The pandemic is driving more employers to offer voluntary benefits, with nearly all employers (94%) expecting these employee-pay-all or unsubsidized benefits to hold great importance in their organizations during the next three years, according to a survey by Willis Towers Watson.
The Emerging Trends in Health Care Survey found that employer interest in offering voluntary benefits has been burgeoning, with 94 percent of employers finding voluntary benefits to be important to their employee value proposition and Total Rewards strategy three years from now, compared with just 36 percent of employers deeming them to be important in 2018.
“Employers view voluntary benefits as a cost-effective way to offer employees a wide range of benefit options that best meet their needs,” said Lydia Jilek, senior director, Voluntary Benefits Solutions, Willis Towers Watson. “The pandemic has given rise to an increase in benefits that protect employees against big hospital bills and loss of income and provide personal protection.”
Survey identifies top five fastest growing benefits. As employers face a different landscape, they are proactively expanding their voluntary benefits to address new trends and better meet the needs of a diverse workforce, especially those affected by the pandemic. The top five fastest growing benefits are:
- identify theft (53% currently offer it; 78% will offer by 2022 or beyond),
- hospital indemnity (42% currently; 65% will offer by 2022 or beyond),
- pet insurance (47% currently; 69% future),
- critical illness (57% currently; 76% future), and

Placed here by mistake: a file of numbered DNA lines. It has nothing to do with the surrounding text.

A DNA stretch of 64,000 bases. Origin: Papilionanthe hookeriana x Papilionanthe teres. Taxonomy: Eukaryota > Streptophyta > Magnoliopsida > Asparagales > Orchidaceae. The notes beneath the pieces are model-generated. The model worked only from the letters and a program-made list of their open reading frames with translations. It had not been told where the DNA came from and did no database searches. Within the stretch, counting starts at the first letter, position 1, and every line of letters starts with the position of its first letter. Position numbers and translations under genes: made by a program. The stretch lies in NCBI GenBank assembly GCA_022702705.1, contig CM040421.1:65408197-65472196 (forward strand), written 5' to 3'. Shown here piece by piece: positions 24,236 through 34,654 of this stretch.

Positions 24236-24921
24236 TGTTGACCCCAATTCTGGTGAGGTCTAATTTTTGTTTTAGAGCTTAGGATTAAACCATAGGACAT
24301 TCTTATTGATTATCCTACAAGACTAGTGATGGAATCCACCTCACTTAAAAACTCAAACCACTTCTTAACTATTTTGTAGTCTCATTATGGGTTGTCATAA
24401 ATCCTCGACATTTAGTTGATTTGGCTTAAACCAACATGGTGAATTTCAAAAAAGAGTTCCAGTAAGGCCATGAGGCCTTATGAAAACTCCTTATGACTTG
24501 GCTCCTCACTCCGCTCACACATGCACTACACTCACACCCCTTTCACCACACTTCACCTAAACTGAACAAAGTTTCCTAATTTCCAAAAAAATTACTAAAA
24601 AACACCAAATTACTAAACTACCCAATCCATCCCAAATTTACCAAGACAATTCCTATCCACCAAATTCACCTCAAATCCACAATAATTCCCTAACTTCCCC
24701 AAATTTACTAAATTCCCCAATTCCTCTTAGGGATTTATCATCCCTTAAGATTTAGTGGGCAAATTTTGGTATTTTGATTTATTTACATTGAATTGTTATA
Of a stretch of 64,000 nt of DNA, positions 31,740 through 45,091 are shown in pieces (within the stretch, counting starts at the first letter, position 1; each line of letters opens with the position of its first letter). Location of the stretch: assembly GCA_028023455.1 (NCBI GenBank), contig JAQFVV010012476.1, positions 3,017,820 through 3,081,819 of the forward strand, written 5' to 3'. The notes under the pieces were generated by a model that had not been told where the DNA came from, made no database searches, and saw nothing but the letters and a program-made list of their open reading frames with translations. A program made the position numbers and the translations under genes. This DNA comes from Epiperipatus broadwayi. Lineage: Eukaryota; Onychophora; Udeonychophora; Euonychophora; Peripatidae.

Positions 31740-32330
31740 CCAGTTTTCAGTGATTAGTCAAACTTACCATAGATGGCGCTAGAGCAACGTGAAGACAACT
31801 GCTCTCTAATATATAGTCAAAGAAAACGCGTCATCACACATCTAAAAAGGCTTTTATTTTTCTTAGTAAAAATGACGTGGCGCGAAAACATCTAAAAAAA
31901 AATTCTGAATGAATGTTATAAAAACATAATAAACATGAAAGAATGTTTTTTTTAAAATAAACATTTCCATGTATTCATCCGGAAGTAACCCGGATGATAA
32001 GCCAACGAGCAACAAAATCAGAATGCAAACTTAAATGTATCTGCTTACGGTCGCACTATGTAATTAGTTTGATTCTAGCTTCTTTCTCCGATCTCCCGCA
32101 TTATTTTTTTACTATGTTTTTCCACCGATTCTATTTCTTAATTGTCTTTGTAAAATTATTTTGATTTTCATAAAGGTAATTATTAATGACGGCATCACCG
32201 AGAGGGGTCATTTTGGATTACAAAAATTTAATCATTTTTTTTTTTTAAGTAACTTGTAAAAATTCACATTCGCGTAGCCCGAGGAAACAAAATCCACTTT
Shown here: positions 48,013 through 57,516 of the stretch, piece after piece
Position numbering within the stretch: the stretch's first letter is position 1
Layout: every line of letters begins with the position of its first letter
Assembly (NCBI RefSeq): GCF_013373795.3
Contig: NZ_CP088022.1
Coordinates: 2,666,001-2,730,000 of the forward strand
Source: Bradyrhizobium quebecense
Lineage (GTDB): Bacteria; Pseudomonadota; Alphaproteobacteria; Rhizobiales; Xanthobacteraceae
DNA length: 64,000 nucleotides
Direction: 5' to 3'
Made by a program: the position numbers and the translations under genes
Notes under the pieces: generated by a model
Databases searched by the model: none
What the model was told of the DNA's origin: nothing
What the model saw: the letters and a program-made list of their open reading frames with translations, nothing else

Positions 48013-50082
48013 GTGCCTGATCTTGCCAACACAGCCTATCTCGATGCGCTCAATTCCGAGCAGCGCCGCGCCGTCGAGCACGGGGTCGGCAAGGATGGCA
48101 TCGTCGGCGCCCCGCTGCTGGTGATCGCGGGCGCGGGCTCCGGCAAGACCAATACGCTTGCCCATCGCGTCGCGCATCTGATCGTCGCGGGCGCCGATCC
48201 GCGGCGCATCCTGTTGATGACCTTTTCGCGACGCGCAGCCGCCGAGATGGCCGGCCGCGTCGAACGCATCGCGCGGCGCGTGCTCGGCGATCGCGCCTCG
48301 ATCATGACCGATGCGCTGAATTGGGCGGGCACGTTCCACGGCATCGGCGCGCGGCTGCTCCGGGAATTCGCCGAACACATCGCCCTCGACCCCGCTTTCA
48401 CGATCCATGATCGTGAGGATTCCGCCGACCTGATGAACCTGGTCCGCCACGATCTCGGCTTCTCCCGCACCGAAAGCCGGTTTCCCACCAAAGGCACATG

- group legal (58% currently; 75% future).
The survey also found that the following voluntary offerings are among the most widespread benefits, services and perks that employers currently offer or are planning to offer over the next two years:
- financial planning/counseling through an existing vendor (93%),
- tuition reimbursement programs (88%),
- telephonic financial planning/counseling (77%),
- onsite fitness center (54%),
- backup childcare (48%), and
- elder care (44%).
“Our research shows that employees are craving more voluntary and flexible benefits,” said Jilek. “Employers are supplementing existing core benefits with more personalized benefits to provide additional ways to support their employees’ overall wellbeing and enhance the perceived value of their benefit offerings — including adding voluntary benefits to the core benefits administration flow.”
From WCI's HR Answers Now ©2021 CCH Incorporated and its affiliates. All rights reserved.
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